Perpetual Insecurity 4g - 'Fast Track': structurally produced miscarriages of justice


‘Fast Track’: structurally produced miscarriages of justice

Diagram illustrating process for seeking protection for people arriving by boat and by plane.

[imagecaption] ‘The Process of Seeking Protection’, RACS. To date, around half of peoples’ initial protection applications for TPVs and SHEVs have yet to be finalised. Some people who were among the first to apply for and be granted 3 year TPVs will soon have to resubmit TPV applications. The process is slow and the issue of renewals is likely to result in an ongoing backlog of applications. [/imagecaption]


In December 2014, the Migration and Maritime Powers Legislation Amendment (Resolving the Asylum Legacy Caseload) Act 2014 was passed. It introduced two types of temporary protection visas: a 3 year TPV (Temporary  Protection Visa or a 5 year SHEV (Safe Haven Enterprise Visa). The process of applying for one of these visas was changed to reduce access to the right of appeal and limit the ability to provide further information, placing significant pressure on the initial application. Previously available government funded legal assistance to apply for these visas was cut, resulting in long waiting lists for the services of free community legal centres.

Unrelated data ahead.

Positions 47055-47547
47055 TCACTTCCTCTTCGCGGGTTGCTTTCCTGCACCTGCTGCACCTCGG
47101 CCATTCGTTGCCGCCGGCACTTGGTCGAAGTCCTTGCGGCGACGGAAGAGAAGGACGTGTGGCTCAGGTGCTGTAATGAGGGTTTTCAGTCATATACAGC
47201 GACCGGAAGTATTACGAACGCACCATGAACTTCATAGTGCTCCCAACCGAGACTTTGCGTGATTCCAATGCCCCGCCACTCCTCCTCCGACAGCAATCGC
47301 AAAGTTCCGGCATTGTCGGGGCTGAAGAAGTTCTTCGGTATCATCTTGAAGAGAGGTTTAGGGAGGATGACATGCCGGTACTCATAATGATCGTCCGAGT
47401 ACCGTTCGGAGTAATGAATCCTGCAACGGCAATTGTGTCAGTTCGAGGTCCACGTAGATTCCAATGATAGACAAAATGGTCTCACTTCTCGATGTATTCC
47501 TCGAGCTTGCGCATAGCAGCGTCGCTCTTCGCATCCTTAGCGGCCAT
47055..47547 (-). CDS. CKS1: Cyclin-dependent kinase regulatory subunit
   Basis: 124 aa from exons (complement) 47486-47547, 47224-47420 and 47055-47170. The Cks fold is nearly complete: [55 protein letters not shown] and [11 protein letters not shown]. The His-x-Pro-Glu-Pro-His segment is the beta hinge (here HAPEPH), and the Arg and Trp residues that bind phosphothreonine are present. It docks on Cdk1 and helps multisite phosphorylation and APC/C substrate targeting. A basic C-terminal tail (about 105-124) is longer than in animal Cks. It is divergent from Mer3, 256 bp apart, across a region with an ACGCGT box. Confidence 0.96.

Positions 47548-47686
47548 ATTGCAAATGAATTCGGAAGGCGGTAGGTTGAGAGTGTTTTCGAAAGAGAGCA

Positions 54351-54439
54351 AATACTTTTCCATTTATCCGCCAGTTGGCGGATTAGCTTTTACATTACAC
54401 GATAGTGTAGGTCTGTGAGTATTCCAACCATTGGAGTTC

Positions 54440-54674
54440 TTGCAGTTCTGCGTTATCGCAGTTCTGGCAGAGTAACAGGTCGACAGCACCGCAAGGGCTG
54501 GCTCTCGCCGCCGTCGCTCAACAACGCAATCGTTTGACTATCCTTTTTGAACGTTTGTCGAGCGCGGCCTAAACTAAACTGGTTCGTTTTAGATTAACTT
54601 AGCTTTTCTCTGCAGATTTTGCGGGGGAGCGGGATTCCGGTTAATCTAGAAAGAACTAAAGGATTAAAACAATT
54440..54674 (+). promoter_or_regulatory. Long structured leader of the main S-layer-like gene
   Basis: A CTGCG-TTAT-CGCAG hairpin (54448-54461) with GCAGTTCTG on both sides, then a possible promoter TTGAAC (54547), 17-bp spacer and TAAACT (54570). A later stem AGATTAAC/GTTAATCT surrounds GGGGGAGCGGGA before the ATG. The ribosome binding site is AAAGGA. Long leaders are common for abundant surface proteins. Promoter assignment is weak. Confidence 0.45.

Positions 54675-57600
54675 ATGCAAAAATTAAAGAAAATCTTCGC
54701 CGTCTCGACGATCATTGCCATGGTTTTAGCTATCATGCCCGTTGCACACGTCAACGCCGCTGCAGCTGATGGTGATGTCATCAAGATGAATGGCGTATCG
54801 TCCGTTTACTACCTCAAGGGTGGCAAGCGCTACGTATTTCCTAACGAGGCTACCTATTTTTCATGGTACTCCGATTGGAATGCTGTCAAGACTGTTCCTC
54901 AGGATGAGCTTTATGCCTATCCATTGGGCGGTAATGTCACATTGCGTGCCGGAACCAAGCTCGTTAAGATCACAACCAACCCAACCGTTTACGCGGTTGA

At the time that this Act was passed, there were about 30,000 asylum seekers living on bridging visas in Australia, most of whom had arrived after August 2012 when processing of asylum claims was frozen. For years they had been waiting to be invited to apply for a protection visa. Slowly, throughout 2015 and 2016 invitations were sent out. In May 2017, Immigration Minister Peter Dutton announced an October 1st deadline for all applications to be submitted. People were threatened that if they did not meet the deadline they would be deported.


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